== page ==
Factors influencing psychological stress

According to a study done in Sweden, three separate factors seem to contribute to the psychological stress men and women experience as a result of their infertility.

1. Having children as a major focus in life

2. The female role and social pressure

3. Effect on sexual life

How to Fight the Shame and Stigma associated with infertility

The stigma that accompanies infertility is far reaching. The questions and comments come like clockwork. “When are you going to have a baby?” or “Don’t wait too long, your biological clock is ticking” In our society, it is expected couples procreate. It is perceived as unnatural if it doesn’t happen after a certain amount of time. Each of these questions feels like a punch to the gut that the stigma of being childless is tough to bear.

Compared to white women, women of color are more likely to experience infertility. In communities of color, there is this general idea that women are naturally fertile and there is a lot of importance placed on child bearing and being a strong mother. Furthermore, women of color might be more likely to be blamed for infertility or have their emotional pain and valid medical concerns dismissed or ignored by a physician. When a woman of color cannot fulfill that duty, it may be harder to seek treatment for infertility or her mental health because she is not getting support from her family.

In vitro fertilization is a complex series of procedures used to help with fertility or prevent genetic problems and assist with the conception of a child. During IVF, mature eggs are collected from ovaries and fertilized by sperm in a lab. Then the fertilized eggs are transferred to a uterus.

In vitro fertilization isn’t a mysterious medical procedure it once was. Even with this progress, there are still certain experiences that patients struggle with perhaps the reaction of family members and friends to the journey to parenthood are insensitive or judgmental.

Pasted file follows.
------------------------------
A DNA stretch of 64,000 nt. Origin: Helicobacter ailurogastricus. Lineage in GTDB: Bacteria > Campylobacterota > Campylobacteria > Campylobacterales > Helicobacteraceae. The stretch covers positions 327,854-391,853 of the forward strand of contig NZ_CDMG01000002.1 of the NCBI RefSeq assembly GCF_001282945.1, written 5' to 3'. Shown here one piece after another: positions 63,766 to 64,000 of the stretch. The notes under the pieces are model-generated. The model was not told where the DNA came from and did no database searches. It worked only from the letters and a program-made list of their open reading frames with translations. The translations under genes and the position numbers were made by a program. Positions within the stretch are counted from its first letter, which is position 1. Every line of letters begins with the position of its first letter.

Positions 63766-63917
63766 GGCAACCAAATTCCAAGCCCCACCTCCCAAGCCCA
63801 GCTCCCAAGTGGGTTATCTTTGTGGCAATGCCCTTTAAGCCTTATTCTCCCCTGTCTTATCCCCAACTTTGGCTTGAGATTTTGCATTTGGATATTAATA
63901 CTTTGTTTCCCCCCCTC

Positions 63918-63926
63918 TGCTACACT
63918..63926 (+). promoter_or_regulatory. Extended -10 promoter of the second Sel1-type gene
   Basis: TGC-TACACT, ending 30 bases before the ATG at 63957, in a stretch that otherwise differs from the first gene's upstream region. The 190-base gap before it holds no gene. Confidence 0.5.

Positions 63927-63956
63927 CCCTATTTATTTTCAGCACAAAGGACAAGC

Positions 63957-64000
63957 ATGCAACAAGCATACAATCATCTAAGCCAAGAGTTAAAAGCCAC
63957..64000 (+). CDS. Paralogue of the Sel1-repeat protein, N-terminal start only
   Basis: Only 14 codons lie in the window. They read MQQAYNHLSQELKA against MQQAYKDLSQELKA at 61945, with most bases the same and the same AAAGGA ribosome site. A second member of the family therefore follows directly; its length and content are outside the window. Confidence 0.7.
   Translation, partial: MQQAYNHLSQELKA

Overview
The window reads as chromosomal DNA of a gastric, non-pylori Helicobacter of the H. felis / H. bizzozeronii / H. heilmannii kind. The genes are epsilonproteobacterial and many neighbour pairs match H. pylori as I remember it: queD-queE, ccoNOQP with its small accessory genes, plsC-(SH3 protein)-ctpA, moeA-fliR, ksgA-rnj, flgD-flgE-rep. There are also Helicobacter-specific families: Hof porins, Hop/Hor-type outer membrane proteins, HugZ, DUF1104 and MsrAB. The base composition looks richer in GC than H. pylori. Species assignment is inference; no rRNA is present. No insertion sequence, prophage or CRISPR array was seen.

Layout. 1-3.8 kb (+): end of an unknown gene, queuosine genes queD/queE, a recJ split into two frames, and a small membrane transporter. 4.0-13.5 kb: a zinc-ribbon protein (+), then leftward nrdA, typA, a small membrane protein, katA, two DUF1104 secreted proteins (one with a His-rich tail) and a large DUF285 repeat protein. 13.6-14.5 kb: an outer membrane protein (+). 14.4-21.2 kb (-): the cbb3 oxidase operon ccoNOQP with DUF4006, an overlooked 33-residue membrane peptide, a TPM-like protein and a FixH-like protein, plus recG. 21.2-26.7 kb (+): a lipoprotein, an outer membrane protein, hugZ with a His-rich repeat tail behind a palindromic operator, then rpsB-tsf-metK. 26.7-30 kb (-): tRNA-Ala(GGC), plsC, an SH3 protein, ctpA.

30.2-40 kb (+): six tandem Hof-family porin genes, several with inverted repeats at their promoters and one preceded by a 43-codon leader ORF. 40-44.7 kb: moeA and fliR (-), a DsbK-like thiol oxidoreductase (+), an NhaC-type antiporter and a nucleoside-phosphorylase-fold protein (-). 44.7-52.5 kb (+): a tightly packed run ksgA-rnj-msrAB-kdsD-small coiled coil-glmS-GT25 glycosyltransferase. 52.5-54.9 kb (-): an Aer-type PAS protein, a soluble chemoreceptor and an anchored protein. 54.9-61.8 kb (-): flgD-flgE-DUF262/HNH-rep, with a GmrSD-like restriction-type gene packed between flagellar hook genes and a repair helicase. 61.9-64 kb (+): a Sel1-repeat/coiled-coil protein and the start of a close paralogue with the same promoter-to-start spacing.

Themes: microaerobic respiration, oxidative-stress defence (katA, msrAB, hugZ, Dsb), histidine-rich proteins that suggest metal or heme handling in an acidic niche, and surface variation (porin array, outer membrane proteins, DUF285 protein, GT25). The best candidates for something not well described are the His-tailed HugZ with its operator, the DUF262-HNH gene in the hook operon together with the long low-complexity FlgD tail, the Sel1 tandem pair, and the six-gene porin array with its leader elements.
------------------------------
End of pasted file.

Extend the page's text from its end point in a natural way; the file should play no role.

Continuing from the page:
Many fertility patients find they become the go-to resource for information about infertility once they discuss their family planning path with family and friends. This can be rewarding in the sense that it can deflate myths and misconceptions about fertility treatment and lead to more fruitful conversations.

The reality of infertility is, it is not your fault. In many cases, pinpointing why a couple is infertile is hard to do. Even if a root cause can be identified, many times there is no way to know what caused it. Additionally, all children are miracles, whether their parents went through rigorous fertility treatments or not. The stigma of being labeled infertile is not something anyone wants. Some couples want to avoid the stigma associated with infertility and will keep their difficulties to themselves. Either way, the only way to reduce the stigma attached to infertility is to encourage the conversation and to educate and empower couples whey they are facing difficulties with conceiving.

To couples facing fertility issues of various sorts, I would like to end with a quote by Barry Manilow.

And you begin again and sometimes you lose, sometimes you win, but you begin again. Even though your heart is breaking, in time the sun will shine and you will begin again

Thanks for reading